Volume 6, August 2015
Examination of mid-nineteenth century double bass playing based on A. Müller and F.C. Franke's debate in the Neue Zeitschrift für Musik, 1848 - 1851.

by Shanti Nachtergaele

5. Holding the double bass

Franke and Müller each provide instructions for holding the instrument. In his method, Franke describes two methods of standing with the instrument: one for larger players and one for smaller players. His recommended stance for larger people involves standing with the left foot behind the bass at the middle of the instrument, and the right foot a bit forward and turned slightly outward so that the leg makes contact with the edge of the lower bout of the instrument. In this position, Franke instructs the player to support his body weight on his left foot so that he can turn the instrument with his right knee to be able to reach all the strings. To play on the lower strings, the player should turn the bass forward a little and meanwhile lean the body slightly to the right. He warns however, that these movements should not be noticeable to the audience, and that a player's posture should always be upright and at ease. For smaller players, Franke offers a slight variation to this position; the bass should be turned more towards the player, the right foot should support his body weight, and the left foot should be placed behind the instrument in such a way that bending the knee forward slightly turns the instrument, thereby allowing access to all four strings.xxxv

Müller writes that in order to have the same ability as violinists and cellists to move the arms freely while playing, a player must hold the double bass with the inside of the left knee and the upper part of the right calf, with his right foot turned outward.xxxvi He further explains that one must have an endpin that is long enough to allow standing in this position, and also advises bass players to maintain a dignified posture since playing while standing makes them more visible to audiences.xxxvii In reference to Franke's method, Müller states outright that supporting the body on the right foot and leaning to the right to play the lower strings is wrong. According to Müller, a double bass player must always stand up straight and support his weight on his left foot, for if the player supports himself on his right foot, he will lose the freedom to move his right arm. He also advises smaller players to use smaller basses, or to choose another instrument entirely, rather than allowing them to hold the instrument in a different manner as Franke suggests.xxxviii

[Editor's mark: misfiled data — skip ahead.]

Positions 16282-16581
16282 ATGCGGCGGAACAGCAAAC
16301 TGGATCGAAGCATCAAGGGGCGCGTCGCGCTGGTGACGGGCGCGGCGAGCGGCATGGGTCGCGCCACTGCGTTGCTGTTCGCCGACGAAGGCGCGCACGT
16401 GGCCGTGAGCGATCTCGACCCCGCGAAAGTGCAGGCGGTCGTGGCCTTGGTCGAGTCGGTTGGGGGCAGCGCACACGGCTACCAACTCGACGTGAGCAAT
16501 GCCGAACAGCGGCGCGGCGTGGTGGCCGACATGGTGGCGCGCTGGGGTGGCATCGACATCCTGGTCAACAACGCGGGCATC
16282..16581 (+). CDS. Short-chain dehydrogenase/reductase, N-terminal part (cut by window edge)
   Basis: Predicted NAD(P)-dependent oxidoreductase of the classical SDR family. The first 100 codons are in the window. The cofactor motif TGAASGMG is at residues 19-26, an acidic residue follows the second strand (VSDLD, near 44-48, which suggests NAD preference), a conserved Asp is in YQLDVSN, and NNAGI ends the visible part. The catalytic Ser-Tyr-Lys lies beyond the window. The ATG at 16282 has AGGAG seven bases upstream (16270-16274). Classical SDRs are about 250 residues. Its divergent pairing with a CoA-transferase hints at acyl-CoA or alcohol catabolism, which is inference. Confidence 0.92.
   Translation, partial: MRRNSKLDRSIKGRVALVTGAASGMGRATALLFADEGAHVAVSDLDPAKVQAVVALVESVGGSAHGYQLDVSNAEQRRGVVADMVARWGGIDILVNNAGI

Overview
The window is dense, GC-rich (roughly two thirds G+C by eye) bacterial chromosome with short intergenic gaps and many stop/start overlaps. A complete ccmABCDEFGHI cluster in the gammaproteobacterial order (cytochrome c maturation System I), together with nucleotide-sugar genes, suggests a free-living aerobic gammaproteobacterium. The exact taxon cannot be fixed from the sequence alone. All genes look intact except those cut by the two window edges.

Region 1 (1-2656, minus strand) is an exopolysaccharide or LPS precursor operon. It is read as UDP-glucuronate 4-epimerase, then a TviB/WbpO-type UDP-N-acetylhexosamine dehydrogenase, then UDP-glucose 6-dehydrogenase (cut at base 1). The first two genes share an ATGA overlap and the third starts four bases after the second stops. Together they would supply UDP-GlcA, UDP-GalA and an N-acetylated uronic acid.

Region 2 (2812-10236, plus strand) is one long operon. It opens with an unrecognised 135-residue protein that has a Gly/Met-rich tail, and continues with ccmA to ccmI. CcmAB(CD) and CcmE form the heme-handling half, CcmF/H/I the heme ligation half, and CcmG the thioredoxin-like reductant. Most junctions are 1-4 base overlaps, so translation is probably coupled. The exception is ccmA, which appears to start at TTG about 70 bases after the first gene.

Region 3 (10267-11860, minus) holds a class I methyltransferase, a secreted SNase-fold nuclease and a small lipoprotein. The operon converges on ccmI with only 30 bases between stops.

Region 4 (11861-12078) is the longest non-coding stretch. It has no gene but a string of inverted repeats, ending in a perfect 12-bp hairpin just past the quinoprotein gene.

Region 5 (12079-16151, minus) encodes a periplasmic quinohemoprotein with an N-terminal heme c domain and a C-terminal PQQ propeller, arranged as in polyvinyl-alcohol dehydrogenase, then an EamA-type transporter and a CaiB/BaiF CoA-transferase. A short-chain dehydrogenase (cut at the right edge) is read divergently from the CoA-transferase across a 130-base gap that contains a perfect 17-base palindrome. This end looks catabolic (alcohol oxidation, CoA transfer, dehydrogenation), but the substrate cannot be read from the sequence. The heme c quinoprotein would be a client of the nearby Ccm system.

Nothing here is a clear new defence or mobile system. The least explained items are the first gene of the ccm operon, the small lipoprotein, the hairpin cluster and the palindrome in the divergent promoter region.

Neither Franke's nor Müller's suggested manner of holding the bass is popular among performers today. Aside from the fact that many modern double bassists choose to play while sitting, even those who stand would not promote supporting most of the body's weight on one leg, or suggest turning the bass with one's leg when moving from the higher to the lower strings and vice versa. However, some of these methods' principles have survived to the present day: Müller's assertion that one must not hold the double bass up with the left hand, and Franke's observation that how someone holds the double bass depends on the size of both the player and the instrument are still two of the most basic fundamentals of modern double bass technique.xxxix Other aspects of these standing positions may be more specifically applicable to historically informed performers. For instance, it is clear that both Müller and Franke held the bass in a fairly upright position, as their legs would otherwise not be close enough to the instrument to hold it in place and to turn it in order to access all four strings. In such a position, the bow exerts force horizontally across the strings more than down into the strings, a tendency that diminishes if the instrument is positioned at an angle. Historical cello and viola da gamba players also held their instruments fairly upright, a result of holding their instruments in place with their legs since they did not have endpins. The influence of this position on how the bow makes contact with the strings is part of the modern 'HIP' sound, which is commonly described as more open or resonant, but with less projection. Modern 'HIP' double bassists should therefore be cautious if they choose to sit or stand with the bass in a more angled position, and adapt their bowing accordingly.